• DPI needs to be something high, we prefer 300dpi but as others said, you need to do 'pixel math' if it's reporting 72dpi -- how many pixels wide, divided by the estimated size of the original, gets you dpi. Like, does your image say "72dpi, 35inches wide", that means your DPI is actually 300dpi for 8.5 inch wide image. I don't know any scanner to camera that would produce something at 72dpi so you may need to revise what you think the resolution actually is. If it's already 300dpi after doing the math, but you're doing a bunch of processing to "make" it 300dpi, you may be adding noise to the process that's hurting things later. If you have TIFF images it's possible to just change the dpi tags without modifying the image. As long as you have the right number of pixels, the reported DPI is irrelevant for most cases.
  • Three things you should consider applying to your images: threshold, dilation, and erosion. Threshold turns your image into either black pixels or white pixels, nothing in between, so the OCR can get a good bead on what's text and what isn't. Dilation adds pixels around the edge of the text to make it heavier; erosion takes pixels away around the edges of characters to make them lighter. Depending on the quality of the image, use erosion and dilation as needed, but OCR loves a thresholded 1-bit color depth image.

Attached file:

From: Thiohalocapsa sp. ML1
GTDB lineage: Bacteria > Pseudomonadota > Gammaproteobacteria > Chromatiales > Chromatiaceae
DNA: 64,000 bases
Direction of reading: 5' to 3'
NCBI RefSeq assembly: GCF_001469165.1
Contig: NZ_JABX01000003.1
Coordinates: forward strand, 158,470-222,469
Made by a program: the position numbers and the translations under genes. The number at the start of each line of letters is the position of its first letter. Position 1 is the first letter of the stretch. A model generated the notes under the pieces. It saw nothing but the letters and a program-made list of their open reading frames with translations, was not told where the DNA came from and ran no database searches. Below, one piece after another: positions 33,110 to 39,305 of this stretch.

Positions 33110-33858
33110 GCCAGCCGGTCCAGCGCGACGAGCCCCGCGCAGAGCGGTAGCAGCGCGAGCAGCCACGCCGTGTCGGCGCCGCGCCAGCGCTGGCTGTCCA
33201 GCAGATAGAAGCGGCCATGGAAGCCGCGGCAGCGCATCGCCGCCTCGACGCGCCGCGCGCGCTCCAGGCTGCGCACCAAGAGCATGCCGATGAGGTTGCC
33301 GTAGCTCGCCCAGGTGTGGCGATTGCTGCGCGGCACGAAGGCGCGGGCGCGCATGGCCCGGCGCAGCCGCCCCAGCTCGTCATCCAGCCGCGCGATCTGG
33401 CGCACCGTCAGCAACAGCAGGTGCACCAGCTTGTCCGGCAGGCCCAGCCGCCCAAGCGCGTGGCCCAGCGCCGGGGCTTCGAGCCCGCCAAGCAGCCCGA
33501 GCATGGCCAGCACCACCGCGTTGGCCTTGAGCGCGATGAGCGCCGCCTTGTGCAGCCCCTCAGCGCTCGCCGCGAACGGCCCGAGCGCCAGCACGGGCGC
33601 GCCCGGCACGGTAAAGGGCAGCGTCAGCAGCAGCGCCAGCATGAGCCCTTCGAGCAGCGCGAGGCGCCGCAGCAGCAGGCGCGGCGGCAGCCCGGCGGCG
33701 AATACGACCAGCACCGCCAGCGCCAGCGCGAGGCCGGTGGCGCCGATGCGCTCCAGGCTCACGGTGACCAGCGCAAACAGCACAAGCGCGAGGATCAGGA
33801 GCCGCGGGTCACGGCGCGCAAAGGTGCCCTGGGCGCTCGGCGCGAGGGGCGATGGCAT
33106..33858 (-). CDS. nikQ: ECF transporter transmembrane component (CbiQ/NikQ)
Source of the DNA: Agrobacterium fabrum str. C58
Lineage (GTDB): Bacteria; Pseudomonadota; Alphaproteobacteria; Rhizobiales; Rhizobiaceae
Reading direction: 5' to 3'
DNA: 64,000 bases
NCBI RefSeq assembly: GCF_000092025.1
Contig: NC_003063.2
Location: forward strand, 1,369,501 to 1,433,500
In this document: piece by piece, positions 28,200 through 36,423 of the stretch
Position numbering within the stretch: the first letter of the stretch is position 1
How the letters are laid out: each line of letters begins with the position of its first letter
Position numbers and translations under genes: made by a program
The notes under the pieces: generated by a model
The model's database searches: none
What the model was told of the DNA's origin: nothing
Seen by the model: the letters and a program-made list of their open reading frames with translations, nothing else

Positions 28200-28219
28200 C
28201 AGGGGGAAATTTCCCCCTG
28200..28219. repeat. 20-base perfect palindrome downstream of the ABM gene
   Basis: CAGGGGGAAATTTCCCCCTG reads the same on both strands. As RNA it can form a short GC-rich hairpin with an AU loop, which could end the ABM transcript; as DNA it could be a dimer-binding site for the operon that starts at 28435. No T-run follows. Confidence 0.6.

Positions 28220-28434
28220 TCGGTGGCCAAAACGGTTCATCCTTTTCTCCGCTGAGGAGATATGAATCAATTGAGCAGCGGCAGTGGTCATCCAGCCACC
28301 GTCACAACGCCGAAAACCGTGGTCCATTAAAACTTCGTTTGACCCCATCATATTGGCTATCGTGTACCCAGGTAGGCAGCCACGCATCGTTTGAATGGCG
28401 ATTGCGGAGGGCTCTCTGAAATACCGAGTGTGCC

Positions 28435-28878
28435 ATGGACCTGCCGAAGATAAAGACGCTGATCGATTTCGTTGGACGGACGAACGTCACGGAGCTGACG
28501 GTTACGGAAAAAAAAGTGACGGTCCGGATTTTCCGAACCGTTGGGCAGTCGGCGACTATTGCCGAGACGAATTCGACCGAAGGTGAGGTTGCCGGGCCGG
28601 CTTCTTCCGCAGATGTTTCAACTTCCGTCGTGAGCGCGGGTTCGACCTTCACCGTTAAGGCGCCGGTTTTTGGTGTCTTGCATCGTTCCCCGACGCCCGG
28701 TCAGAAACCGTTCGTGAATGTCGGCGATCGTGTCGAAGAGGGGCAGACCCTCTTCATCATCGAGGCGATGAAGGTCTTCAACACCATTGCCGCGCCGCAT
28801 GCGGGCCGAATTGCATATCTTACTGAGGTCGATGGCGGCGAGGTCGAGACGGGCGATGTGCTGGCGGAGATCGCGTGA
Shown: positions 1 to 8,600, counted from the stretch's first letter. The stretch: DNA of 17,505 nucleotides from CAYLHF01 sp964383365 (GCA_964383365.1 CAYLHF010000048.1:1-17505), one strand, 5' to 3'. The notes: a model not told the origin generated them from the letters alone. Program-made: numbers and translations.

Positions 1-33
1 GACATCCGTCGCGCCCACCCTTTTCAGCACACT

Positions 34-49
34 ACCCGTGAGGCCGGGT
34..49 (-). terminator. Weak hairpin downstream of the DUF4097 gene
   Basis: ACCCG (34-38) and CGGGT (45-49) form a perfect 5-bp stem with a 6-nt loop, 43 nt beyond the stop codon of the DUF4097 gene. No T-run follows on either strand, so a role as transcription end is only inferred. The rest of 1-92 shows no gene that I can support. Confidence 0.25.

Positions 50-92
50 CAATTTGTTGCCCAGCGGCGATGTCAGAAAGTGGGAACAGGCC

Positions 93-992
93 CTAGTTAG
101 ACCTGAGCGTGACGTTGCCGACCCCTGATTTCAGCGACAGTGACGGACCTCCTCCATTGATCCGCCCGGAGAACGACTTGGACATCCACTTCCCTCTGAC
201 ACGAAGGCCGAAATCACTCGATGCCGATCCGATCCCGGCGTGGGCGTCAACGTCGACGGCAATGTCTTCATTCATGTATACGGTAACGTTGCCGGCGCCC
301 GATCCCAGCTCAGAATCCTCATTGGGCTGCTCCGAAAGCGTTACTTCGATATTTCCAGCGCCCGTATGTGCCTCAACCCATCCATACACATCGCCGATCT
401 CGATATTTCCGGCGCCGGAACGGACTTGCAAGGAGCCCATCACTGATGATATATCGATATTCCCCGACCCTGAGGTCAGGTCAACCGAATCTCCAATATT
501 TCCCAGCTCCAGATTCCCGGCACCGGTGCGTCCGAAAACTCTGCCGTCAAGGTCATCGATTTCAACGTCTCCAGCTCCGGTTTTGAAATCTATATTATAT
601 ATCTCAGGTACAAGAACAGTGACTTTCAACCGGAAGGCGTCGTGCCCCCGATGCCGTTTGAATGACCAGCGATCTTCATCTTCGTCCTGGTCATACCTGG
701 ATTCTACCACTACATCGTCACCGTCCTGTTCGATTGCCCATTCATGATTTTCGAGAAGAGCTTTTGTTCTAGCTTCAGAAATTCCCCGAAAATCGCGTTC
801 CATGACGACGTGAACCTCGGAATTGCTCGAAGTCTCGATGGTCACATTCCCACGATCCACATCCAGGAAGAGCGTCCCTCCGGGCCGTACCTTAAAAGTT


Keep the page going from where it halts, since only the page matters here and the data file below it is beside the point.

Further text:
• There are what seems like a million command line utilities which can automate these processes; ImageMagick is a big swiss army knife of image processing, there's libtiff which I use a lot because tiffs are just easier to work with. Mixing and matching utilities in batch files and letting them run for days used to be how I spent my time. Unfortunately I am not familiar with doing these on Macs.
  • I've had much better success with Tessaract when OCRing, but ymmv.

posted by AzraelBrown at 6:28 AM on February 10, 2022 [4 favorites]

Response by poster: In reply to what I am seeing: One example photo is 640px by 480px; resolution 72 (photoshop info). I threw the file raw at both Tesseract and ABBYY (both versions), and the output was non-existent and unable to be read, e.g., Tesseract output was blank.